The figure below illustrates a sample BGP NSR with SSO network topology, and the configuration examples that follow show configurations from three routers in the topology: the RR1 router, the PE router, and the CE-1 router.


          Note


          The configuration examples omit some of the configuration required for MPLS VPNs because the purpose of these examples is to illustrate the configuration of BGP NSR with SSO.


          Figure 2. BGP NSR with SSO Example Topology

          RR1 Configuration

          The following example shows the BGP configuration for RR1 in the figure above. RR1 is configured as a NSF-aware route reflector. In the event of an RP switchover, the PE router uses NSF to maintain the BGP state of the internal peering session with RR1.

          !
          router bgp 1
           no synchronization
           bgp log-neighbor-changes
           bgp graceful-restart restart-time 120
           bgp graceful-restart stalepath-time 360
           bgp graceful-restart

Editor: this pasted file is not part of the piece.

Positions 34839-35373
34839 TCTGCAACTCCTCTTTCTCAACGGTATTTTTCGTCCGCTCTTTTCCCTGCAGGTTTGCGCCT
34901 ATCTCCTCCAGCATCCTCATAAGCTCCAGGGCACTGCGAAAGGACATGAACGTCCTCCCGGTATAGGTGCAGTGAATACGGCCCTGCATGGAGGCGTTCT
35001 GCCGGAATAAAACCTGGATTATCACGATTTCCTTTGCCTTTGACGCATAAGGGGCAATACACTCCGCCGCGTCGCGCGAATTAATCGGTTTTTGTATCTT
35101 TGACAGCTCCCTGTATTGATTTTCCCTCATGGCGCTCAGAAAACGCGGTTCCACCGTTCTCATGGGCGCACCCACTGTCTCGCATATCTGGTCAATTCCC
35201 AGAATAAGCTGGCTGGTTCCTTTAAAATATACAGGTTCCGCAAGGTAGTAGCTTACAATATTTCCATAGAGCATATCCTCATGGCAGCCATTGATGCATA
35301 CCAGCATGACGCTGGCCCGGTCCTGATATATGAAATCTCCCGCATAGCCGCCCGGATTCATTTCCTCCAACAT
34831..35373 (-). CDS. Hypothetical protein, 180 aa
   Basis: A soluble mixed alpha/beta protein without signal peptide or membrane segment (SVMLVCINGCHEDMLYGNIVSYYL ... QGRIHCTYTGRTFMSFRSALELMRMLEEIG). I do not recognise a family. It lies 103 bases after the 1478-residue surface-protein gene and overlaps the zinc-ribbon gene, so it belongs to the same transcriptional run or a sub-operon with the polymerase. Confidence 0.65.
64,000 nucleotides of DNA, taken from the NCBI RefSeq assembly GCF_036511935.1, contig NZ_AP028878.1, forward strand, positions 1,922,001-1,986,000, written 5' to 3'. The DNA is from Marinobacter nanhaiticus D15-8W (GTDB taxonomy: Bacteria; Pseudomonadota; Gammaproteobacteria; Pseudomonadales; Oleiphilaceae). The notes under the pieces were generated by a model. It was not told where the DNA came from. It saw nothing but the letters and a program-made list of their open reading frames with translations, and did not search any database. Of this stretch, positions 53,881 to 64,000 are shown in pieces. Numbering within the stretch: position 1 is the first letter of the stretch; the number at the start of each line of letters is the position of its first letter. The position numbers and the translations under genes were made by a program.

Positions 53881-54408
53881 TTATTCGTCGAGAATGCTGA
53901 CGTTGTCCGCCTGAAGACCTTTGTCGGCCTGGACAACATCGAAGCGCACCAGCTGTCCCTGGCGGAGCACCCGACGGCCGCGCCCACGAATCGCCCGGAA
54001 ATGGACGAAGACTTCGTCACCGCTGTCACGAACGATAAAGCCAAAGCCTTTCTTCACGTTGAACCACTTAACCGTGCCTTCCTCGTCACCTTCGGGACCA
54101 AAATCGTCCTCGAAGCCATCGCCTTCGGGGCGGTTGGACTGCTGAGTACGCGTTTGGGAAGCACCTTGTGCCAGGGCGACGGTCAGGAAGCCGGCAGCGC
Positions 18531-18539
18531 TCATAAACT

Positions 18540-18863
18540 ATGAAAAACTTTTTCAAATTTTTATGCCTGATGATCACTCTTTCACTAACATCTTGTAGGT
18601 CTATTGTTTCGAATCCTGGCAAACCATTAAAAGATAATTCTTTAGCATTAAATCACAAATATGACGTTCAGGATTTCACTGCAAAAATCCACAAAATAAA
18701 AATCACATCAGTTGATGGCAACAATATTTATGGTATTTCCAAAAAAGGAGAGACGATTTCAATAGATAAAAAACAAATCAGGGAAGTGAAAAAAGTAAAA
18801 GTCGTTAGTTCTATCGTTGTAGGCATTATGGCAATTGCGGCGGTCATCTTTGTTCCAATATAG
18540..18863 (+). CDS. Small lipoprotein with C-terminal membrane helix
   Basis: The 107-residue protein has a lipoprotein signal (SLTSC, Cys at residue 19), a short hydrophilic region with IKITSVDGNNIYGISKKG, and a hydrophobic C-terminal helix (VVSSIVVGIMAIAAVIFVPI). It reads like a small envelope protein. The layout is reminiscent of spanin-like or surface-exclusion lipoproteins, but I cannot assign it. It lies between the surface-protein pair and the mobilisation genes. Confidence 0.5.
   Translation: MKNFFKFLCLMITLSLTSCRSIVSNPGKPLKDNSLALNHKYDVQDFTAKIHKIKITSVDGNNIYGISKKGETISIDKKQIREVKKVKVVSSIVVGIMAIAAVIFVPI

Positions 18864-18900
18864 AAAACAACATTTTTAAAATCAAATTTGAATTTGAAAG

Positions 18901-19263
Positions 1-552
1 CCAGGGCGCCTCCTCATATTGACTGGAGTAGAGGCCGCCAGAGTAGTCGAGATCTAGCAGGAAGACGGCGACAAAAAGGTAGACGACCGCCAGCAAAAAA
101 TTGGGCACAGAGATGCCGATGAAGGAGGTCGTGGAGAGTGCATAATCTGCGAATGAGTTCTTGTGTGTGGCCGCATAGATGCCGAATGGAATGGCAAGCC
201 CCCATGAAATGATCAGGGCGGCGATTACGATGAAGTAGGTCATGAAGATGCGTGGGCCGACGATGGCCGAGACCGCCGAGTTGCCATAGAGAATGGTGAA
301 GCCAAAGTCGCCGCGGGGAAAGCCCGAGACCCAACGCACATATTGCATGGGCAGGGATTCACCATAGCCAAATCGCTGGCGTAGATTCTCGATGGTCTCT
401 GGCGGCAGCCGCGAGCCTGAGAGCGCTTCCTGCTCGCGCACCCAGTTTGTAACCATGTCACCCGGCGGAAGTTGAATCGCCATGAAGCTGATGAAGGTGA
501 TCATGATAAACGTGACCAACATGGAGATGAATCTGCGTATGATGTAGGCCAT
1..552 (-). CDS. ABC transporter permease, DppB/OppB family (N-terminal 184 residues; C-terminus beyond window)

neighbor 10.2.2.2 remote-as 1
           neighbor 10.2.2.2 update-source Loopback0
           no auto-summary
           !        
           address-family vpnv4
           neighbor 10.2.2.2 activate
           neighbor 10.2.2.2 send-community both
           neighbor 10.2.2.2 route-reflector-client
           exit-address-family
           !

          PE Configuration

          The following example shows the BGP NSR with SSO configuration for the PE router in the figure above. The PE router is configured to support both NSF-awareness and the BGP NSR with SSO capability. In the event of an RP switchover, the PE router uses BGP NSR with SSO to maintain BGP state for the eBGP peering session with the CE-1 router, a CE router in this topology that is not NSF-aware, and uses NSF to maintain BGP state for the iBGP session with RR1. The PE router also detects if any of the other CE routers in the MPLS VPN network are NSF-aware and runs graceful restart with those CE routers.

          !
          router bgp 2
           no synchronization
           bgp log-neighbor-changes
           bgp graceful-restart restart-time 120